In the majority of cases, the parties to mediation ask the neutral for an evaluation of their case. This will encompass an analysis, inter alia, of the factual allegations, defenses, and issues of law, motion practice/decisions, venue/jury pool, and an evaluation with respect to jury verdict potential. The mediator will be making an assessment of the evidence to be presented and will give an opinion with respect to the credibility of potential witnesses based upon a variety of factors, including but not limited to, interest in the outcome of the proceeding, strength of deposition testimony, and whether such testimony will be supported by documentary and real evidence. It is to your advantage to give careful consideration as to the information provided to the mediator before the session.
The goal of counsel in advance of the mediation should be to educate the neutral as much as is reasonably possible with respect to the status of the litigation, facts of the case, the relative positions of the parties, issues of law, and damages sought. It is to your benefit that the mediator be properly informed prior to the mediation as it will lead to the savings of significant time during the course of the session, a better understanding of your position and allow the mediator to make a reasoned evaluation of the case.
The process of ensuring that the parties will get an informed evaluation begins with the brief submitted prior to the mediation. In any complex matter, the parties should submit a mediation brief to give the mediator an opportunity to analyze the matter before the mediation session. It is to your benefit to submit your brief well in advance of the mediation to give the mediator ample opportunity for review and to consider the arguments of the parties. The brief should contain a summary of the position of the submitting party with respect to the issues in the case. The submission of pleadings, exhibits, motions, decisions of the court and deposition testimony alone without a summary is not an effective way to educate the mediator as to your position which is to your advantage. The brief should incorporate exhibits which are critical to the understanding of the case. The exhibits submitted should be carefully referenced in the summary in the brief itself and relevant portions should be highlighted.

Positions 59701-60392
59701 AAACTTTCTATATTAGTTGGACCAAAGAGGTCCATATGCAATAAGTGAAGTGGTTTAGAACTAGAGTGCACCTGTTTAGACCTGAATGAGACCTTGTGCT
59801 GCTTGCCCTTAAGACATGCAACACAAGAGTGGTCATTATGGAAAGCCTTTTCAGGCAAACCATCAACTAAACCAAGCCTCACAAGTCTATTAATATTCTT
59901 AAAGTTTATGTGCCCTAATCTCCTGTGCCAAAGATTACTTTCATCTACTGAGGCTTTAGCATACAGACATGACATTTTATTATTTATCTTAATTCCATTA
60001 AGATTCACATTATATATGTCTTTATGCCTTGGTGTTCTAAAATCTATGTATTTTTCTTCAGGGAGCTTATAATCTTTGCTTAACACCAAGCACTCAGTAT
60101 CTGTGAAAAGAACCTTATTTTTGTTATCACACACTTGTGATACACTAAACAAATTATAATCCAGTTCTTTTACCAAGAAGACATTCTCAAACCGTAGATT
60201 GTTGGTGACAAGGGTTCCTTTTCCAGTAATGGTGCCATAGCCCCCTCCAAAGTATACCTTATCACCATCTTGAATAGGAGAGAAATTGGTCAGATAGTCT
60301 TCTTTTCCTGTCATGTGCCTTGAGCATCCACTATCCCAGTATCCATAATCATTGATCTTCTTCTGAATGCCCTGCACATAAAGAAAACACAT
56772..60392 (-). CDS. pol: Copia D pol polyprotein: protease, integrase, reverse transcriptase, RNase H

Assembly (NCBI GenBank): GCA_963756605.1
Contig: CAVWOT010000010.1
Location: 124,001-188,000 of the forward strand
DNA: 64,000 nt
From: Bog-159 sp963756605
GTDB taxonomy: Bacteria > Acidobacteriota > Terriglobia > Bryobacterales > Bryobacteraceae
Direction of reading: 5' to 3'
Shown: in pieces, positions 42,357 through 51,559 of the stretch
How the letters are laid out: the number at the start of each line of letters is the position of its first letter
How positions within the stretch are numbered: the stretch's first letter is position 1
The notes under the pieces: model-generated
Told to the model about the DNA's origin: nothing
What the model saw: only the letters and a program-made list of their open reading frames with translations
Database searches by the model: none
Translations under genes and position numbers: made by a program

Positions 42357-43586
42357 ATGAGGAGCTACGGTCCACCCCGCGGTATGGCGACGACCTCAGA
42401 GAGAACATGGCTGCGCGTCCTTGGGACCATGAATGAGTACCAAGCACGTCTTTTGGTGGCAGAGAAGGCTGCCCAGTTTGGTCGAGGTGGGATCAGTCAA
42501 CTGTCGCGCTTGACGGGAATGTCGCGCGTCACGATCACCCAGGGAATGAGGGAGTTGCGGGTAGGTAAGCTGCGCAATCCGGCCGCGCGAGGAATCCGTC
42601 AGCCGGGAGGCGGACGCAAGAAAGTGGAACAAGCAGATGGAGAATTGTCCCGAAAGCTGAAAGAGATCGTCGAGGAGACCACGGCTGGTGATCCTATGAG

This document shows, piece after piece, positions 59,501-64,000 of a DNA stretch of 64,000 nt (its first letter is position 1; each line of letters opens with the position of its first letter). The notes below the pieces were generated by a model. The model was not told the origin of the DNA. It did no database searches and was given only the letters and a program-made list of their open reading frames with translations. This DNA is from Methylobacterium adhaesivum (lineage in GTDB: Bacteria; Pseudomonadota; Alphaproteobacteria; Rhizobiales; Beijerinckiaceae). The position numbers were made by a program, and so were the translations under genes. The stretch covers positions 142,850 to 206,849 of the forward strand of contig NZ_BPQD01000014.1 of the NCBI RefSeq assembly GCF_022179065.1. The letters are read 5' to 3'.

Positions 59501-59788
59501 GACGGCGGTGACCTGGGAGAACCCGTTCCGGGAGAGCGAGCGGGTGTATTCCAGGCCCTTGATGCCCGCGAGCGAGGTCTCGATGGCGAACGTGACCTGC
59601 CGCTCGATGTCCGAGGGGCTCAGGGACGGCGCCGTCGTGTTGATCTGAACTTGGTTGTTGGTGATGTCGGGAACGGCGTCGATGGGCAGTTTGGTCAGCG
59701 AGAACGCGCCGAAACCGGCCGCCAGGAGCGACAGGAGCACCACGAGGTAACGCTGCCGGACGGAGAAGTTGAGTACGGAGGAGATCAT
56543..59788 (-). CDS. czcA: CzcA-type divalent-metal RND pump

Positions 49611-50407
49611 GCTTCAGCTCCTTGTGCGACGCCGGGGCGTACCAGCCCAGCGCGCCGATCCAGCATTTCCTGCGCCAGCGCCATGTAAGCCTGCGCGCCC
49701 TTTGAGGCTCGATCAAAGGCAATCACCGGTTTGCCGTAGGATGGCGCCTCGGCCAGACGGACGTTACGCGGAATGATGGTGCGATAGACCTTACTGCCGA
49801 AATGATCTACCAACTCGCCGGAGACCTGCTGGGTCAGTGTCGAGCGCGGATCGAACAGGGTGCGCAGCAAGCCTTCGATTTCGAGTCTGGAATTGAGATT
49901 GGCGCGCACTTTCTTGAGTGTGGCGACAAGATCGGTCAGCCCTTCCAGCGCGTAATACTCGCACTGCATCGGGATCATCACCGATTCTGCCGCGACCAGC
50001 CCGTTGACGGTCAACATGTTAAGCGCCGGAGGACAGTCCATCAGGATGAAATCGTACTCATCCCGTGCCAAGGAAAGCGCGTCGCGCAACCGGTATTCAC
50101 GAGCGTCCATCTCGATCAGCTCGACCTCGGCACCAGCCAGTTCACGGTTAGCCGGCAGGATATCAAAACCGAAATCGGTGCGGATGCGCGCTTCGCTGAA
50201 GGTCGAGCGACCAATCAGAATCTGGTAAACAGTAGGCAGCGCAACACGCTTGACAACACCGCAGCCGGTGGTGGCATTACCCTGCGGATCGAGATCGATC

All too often, the briefs submitted prior to mediation are pure advocacy without a balanced reflection upon the potential evidence to be presented if the case were to go to trial. In an attempt to persuade the mediator as to the efficacy of the party’s position, the brief becomes unduly lengthy and redundant. It is to counsel’s advantage to submit a clear and concise brief which represents a balanced presentation of the facts that not only stresses the strengths of your case, but also acknowledges its defects and addresses them. While it may seem counter-intuitive, this is to your benefit. A balanced brief will enhance your credibility with the mediator. This is similar to the jury selection process wherein a knowledgeable trial attorney will make the jury aware of the problems in their case in advance so to avoid credibility issues as the negative evidence is presented. By the same token, this gives the mediator the opportunity to consider both the strengths and weaknesses of your case and to understand how you are going to address the weaknesses. By doing this, you give the mediator time to consider these issues in advance of the mediation. Additionally, you gain credibility with the mediator by presenting a fair view of the case and one that is not slanted solely to your side.